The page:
by Susan Zuckerman
In a spectacular fire in Umberto Eco’s novel, The Name of the Rose, the library of a medieval abbey burns to the ground. The library on which this fictional one was based, however, is still completely intact: La Biblioteca Malatestiana, Europe’s first public library and the pride of Cesena, Italy.
Built between 1447 and 1452 in this small city not far from Bologna, it is an early Renaissance gem. Franciscan monks originally proposed building a library within their monastery, and Pope Eugene IV gave permission, but it was Novello Malatesta, the Lord of Cesena, who provided the funds and decided it would be open to the public.
When I first approach, the exterior seems unremarkable, a rather austere, two-storey, peach-coloured building on the edge of a small square that serves mainly as a parking lot. This is the pride of Cesena? I can’t say I’m impressed so far. I enter a long, echoing hallway with a display of photos of brilliantly illuminated pages from Plutarch’s Lives. It feels so modern and barren. I wonder where the actual books are.
My private tour guide, a local historian named Alberto, greets me. He has a broad face and short-cropped black hair, and carries two large ornate keys. He leads me upstairs to a set of tall double doors. The dark walnut wood is intricately carved with coats-of-arms and elephants. Above is a triangular tympanum of white marble featuring a sculpted elephant draped in a scroll bearing a Latin inscription that Alberto translates: ‘Elephants aren’t afraid of mosquitoes.’
‘The elephant is the symbol of the Malatesta family,’ Alberto tells me, ‘because elephants are powerful and have good memories. The Malatestas haughtily regarded their enemies as merely annoying ‘mosquitoes’. They also were known for deformities of their heads and their very long noses. In fact, Malatesta means bad head. Portraits of them are always in profile to show their good side.’
Before he opens the door, Alberto explains the two keys needed to unlock it. A Franciscan monk, the Director of the monastery, always kept one key and the Council of Elders, on behalf of the community of Cesena, kept the other. The monks took care of the books, but the city owned them and guaranteed public access.
When the door opens, I am shocked to see that it looks more like a small church than a library. The nave has a high-vaulted ceiling with a large, clear-paned rosette window at the far end. Brilliant sunlight spills into the room like a holy presence. There is one central aisle and row upon row of what look like pews. In each ‘pew’ the books lie flat on shelves beneath a slanted desktop. Iron chains attach the books to a metal rod running along each shelf. The books can thus be placed on the desk above, but are not usually removed from the library. Only one book lies open at present, and we are not allowed to touch anything.
The more I look around this hushed, ancient space, and the more Alberto tells me, the more awestruck I become. In the 15th century, one large book would have been worth about the same as a country home with all its livestock, and 343 manuscripts are kept here. All are hand-printed by the Franciscan monks on pages made of goat and sheep vellum. The covers are leather-bound wood, with metal studs so the leather doesn’t rub on the shelf. A perfect micro-climate, unheated and with air circulation from the vaulted ceiling, has protected the books. In fact, the Malatesta Library is recognized throughout the world as the only humanist library whose buildings, furnishings, and book collection are fully and perfectly preserved.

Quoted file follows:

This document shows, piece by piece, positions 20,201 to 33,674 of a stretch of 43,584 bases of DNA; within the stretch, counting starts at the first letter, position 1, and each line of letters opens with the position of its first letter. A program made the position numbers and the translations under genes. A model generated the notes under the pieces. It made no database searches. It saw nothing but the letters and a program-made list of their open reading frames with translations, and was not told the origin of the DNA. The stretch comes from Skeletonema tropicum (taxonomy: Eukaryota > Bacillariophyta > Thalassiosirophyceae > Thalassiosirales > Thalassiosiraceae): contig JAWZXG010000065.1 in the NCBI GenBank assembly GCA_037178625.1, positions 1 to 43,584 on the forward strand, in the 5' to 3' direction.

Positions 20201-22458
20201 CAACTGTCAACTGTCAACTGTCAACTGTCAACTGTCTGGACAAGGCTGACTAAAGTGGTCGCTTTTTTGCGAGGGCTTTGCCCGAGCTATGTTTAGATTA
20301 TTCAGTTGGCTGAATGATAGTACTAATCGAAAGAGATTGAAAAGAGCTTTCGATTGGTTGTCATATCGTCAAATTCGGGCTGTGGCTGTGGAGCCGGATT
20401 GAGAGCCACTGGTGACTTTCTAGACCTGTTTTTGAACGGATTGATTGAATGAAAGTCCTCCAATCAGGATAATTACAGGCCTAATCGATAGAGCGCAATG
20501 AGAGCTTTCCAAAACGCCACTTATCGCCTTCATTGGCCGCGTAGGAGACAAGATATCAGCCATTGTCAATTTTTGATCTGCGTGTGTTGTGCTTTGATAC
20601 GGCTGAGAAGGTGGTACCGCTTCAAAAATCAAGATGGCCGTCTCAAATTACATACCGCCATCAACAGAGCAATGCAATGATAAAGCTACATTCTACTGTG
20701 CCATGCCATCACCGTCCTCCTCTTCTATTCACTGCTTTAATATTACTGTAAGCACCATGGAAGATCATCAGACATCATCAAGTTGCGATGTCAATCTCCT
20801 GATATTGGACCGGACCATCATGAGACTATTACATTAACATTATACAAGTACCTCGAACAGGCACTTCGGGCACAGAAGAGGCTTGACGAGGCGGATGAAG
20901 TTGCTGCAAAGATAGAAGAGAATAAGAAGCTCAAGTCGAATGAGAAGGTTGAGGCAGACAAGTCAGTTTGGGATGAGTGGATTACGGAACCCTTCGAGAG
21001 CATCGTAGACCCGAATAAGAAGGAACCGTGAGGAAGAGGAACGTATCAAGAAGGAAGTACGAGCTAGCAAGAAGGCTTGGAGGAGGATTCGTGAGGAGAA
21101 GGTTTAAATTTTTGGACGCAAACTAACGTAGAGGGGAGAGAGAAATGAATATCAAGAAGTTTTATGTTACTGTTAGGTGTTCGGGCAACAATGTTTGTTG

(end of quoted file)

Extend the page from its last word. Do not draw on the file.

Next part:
‘One of the most precious manuscripts is a 13th century illuminated Bible,’ Alberto tells me, ‘ and the oldest manuscript is from the 7th century, the Etymologiae of St. Isidore, which is a summary of universal knowledge. There are many classics written in ancient Greek, Latin, and Hebrew, and many medical books.’
He points upward and continues, ‘The green ceiling is the colour of surgeons. It is a soothing, healing colour and signifies the great contribution of medical books, some from Novello’s personal physician, who later became physician to the Pope.’ Alberto also explains that this green ceiling, red brick floor, and white columns and capitals are the colours of the Italian flag.
Because this library was so well lit, it was one of the first where books could be read in the same room in which they were shelved. The circular rosette window faces east and the sunlight pouring though is the main light source. Along the south and north walls are also numerous arched Venetian-style windows. The panes consist of many circular bottle bottoms tinged pink and green, which act as lens to magnify and radiate the light onto each row of desks. I squint my eyes and can imagine robed Franciscan monks toiling to copy manuscripts in fine, painstaking calligraphy, illuminating the margins with brilliant colours. As the sun and shadows shift, the monks pick up their pages and pens and follow the daylight around the room.
Alberto continues to regale me with fascinating historical connections. The Franciscans were a religious order who took a vow of poverty, tracing their origins to St. Francis of Assisi. Wealthy families often aligned themselves with religious orders. In nearby Florence, Cosimo the Elder, founder of the very powerful Medici dynasty and head of the most powerful bank in Europe at that time, was a benefactor of the Benedictine monks. At a suggestion of the Pope, as penance for all the money he was accumulating, Cosimo Medici built San Marco monastery and library in Florence. As a follower of the Stoic philosophy, he decided to use a humble architectural style with little ornamentation. Novello Malatesta built his library to resemble Cosimo’s, and in fact the two of them traded books for the monks to copy. Centuries later, the books in the Florence library were confiscated by Napoleon as property of the church and subsequently sold. The books in the Malatesta library were saved, however, because they were public property.